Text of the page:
Because if you buy that, you buy that Pujols has been just as good a hitter as the Iron Horse relative to his league (on a percentage basis, Gehrig’s OPS+ is 15% better than Pujols’). And if you buy that, you buy that Pujols is a viable alternative at first base on your “all-time team.”
Because if Pujols is Gehrig’s equal as a hitter, and his superior in every other facet of the game, he’s the best first baseman of all-time.”

Which is as good a segue as any into another list (again, the criteria is the same: WAR, WAA, OPS+, but with significant timeline adjustments):

The 20 Best Position Players of All-Time

1. Bonds
2. Mays
3. A-Rod
4. Aaron
5. Mantle
6. Schmidt
7. Rickey
8. Pujols
9. J. Robinson
10. Trout
11. Morgan
12. Ruth
13. Wagner
14. Williams
15. Ripken Jr.
16. Cobb
17. Musial
18. F. Robinson
19. Bench
20. Griffey Jr.

This, to me, is the more interesting and contentious list. Ruth, being Ruth, still ranks among the best players of all-time (he was also a front-line major-league pitcher, after all). Like James, we’ll give the Babe the benefit of many doubts and assume his hypersonic hand-eye coordination and immense strength transcend eras and translate to today’s game. It’s highly probable I’ve ranked Ruth too high, but in the end, it IS the Babe. If I’m being honest, I could probably re-order slots 6–20 tomorrow, and not lose any sleep. It might be too early for Trout. Griffey Jr. might be ranked too high, while Wagner and Cobb are out of their depth. I might’ve convinced myself Johnny Bench belongs over Eddie Mathews or Wade Boggs because I wanted a catcher on the list. Like I said, have at it.

You’ll notice five players place among in the top-10 on both lists: Willie Mays, Hank Aaron, Barry Bonds, and Mickey Mantle.

A few odds and ends:

· Willie Mays was pretty good at baseball. In fact, he was better at baseball than almost anybody else who ever lived. How good was he? Among position players, his career WAR (156) ranks third, behind Ruth and Bonds. If you prefer “peak value” over “career value,” Mays averaged 9.9 WAR over 13 seasons (1954–1966), an extended run second only to Ruth in baseball history. Yes, it’s a bit silly to call a decade and a half of playing time a “peak,” when a typical peak is 5–7 years. But Mays never got the message that it was OK to have an off-year once in a while.

· It may come as a surprise to some that WAR rates Bonds (163) as the second-best player of all time (behind Ruth, natch). Bonds didn’t have some of the defensive gifts of his godfather Mays, but he was plenty good in left field. Mays gets the nod in base running, but again, Bonds was excellent. Bonds overflows all gaps between them with his production at the plate: While Mays was a great hitter, Bonds defers only to Ruth and Williams (and a strong case can be made that they defer to him).

· Mickey Mantle may have been the most athletically gifted man to ever play the sport. As a teenager, Mantle was the fastest player in the game and the most powerful. In 1951, Casey Stengel, describing his rookie outfielder, said, “He has more speed than any slugger I’ve ever seen, and more slug than any other speedster — and nobody has ever had more of both of ’em together. This kid ain’t logical.” His legend includes the fastest “recorded” time to first base from home plate (3.1 seconds) AND the longest home run ever “measured” (565 ft). Both of these records are fiction — but the fact they were plausible for decades speaks to Mantle’s talent.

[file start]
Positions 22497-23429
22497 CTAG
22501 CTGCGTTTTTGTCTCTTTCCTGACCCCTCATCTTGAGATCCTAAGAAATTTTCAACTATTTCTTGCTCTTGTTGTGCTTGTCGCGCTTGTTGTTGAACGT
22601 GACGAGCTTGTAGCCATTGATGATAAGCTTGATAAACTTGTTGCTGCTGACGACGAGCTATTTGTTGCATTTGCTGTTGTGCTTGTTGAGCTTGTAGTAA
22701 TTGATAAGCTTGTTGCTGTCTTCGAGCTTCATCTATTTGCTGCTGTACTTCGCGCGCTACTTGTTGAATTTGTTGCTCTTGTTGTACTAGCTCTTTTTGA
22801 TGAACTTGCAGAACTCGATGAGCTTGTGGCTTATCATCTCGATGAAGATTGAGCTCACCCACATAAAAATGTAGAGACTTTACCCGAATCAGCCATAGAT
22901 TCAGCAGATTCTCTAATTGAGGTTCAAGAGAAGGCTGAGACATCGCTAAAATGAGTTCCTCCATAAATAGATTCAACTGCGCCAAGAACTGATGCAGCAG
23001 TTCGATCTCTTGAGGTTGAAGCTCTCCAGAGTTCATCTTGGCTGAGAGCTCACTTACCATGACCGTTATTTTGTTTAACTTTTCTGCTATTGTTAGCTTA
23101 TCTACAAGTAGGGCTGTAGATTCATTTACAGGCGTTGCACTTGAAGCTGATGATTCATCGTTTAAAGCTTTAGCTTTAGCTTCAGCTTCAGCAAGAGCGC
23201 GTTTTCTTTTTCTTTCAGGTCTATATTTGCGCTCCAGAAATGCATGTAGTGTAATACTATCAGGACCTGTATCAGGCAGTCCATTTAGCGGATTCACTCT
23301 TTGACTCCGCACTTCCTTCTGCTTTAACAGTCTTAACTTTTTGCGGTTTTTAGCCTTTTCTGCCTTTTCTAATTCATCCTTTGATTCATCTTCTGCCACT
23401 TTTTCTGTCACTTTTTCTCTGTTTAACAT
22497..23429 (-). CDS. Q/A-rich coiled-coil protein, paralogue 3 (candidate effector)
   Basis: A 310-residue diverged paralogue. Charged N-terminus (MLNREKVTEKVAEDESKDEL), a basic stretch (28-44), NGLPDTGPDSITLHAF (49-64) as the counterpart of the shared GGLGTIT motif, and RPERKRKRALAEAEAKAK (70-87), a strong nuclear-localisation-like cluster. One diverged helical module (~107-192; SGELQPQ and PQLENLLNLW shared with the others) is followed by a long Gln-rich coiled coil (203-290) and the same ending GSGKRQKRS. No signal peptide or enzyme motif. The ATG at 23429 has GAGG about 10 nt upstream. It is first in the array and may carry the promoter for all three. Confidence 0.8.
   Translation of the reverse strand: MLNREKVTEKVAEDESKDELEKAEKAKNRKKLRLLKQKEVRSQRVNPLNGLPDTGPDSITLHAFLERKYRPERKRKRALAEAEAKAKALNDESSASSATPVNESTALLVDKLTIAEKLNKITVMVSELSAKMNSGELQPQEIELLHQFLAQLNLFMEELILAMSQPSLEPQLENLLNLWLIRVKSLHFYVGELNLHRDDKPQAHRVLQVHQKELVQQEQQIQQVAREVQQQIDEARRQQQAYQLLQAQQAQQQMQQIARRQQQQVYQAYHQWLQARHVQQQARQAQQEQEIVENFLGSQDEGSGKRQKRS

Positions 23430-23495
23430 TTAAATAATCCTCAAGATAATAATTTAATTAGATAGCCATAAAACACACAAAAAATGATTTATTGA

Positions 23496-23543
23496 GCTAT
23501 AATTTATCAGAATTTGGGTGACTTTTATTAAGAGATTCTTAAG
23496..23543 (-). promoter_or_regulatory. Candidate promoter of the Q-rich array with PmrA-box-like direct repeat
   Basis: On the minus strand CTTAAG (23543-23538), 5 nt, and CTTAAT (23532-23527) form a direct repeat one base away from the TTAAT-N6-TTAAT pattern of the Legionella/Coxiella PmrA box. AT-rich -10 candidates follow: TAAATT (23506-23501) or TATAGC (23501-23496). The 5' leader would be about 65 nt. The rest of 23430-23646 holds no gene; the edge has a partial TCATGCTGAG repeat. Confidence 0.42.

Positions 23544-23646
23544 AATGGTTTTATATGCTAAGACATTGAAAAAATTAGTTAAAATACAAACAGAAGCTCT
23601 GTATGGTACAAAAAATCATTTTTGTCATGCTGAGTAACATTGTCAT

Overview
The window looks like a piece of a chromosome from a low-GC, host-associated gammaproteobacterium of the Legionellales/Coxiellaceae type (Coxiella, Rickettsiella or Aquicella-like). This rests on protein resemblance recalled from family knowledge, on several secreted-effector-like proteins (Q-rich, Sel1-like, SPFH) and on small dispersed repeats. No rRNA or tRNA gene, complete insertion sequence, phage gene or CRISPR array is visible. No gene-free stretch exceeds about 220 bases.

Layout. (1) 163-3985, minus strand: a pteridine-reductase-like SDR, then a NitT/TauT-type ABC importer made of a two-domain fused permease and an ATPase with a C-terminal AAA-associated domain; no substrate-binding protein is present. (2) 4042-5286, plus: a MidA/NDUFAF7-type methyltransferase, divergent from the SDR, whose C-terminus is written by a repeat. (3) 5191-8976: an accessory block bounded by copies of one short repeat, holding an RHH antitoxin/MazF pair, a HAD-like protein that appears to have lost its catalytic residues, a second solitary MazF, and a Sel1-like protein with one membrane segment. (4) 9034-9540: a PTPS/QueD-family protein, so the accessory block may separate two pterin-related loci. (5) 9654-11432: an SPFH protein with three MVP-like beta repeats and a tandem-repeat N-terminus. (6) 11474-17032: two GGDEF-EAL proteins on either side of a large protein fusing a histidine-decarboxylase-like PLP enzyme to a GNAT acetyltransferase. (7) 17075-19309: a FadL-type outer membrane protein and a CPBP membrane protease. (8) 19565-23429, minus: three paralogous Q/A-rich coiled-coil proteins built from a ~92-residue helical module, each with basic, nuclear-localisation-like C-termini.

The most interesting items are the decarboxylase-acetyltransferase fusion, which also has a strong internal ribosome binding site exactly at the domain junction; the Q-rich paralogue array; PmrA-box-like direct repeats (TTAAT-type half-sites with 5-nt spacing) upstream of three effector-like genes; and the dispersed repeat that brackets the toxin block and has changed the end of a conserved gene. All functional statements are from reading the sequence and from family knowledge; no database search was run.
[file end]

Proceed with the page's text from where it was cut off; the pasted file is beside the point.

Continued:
· Aaron’s records are legion, yet he ranks behind Mays on both lists. Mays, who led the league in charisma and flair, was the more famous of the two, and undoubtedly the bigger drawing card. Aaron, a man of quiet dignity, was every bit his equal on the field. Mays is the nominally better player because of his defense and base running, but it’s much closer than many might think. Aaron’s 6856 total bases seems as safe a record as Cy Young’s 511 wins.

· A-Rod. Oy. What to do about Alex Rodriguez? Issues. I know. But, like Bonds, we can only go by the numbers, and the numbers tell us that at the time of his retirement, Rodriguez led all active players in WAR, runs, home runs, RBI and hits. He led his league in WAR six times, home runs five times, runs scored and slugging four times apiece, RBI and OPS+ twice. He was named MVP three times and has a case for two or three more. He did most of this while playing shortstop, and padded his sterling resume at third base. A-Rod wasn’t a “shortstop who hit like a corner outfielder” — he was a shortstop who hit like Hank Aaron. He might be the most talented player to ever step on a field.

Like I said, the more interesting and contentious list. Have at it.

Jeremy Lehrman is the author of Baseball’s Most Baffling MVP Ballots. For more baseball writing, click here.

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[1] It’s not. That would be Dwight Gooden, 1985.

[2] Johnson actually tallied 16.4 WAR in 1913. His pitching netted him 15 WAR, while his hitting and base-running added another 1.4 to his total.

[3] That was on the heels of another article that declared, with certainty, that Clayton Kershaw — not Sandy Koufax — is the best pitcher in Dodgers’ history. But I digress.